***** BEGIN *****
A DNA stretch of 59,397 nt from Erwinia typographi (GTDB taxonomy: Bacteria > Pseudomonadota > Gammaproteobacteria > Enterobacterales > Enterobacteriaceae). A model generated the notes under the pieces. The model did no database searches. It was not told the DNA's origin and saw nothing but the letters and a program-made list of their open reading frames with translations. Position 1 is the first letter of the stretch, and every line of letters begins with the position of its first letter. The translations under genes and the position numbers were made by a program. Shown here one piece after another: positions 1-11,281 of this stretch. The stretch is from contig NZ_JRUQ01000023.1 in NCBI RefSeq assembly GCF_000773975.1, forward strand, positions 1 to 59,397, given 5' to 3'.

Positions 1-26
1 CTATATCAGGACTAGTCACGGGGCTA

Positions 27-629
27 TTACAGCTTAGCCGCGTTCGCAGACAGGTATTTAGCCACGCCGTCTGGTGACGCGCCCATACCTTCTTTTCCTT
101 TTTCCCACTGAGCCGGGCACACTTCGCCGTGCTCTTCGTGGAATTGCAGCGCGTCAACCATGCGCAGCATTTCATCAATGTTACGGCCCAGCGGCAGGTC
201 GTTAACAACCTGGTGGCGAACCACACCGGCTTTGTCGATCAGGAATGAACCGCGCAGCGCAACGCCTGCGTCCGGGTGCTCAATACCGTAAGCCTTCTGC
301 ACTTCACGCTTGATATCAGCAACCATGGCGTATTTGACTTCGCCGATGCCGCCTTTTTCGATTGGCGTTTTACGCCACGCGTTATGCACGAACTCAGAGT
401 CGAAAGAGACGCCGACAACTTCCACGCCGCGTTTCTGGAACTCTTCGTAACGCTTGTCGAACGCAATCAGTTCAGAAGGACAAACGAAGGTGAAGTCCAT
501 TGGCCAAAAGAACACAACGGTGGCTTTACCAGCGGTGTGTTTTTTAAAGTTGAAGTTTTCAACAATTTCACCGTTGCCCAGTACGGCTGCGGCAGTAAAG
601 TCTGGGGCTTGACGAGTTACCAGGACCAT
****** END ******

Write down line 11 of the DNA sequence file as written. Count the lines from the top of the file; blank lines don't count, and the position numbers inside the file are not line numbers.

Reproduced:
601 TCTGGGGCTTGACGAGTTACCAGGACCAT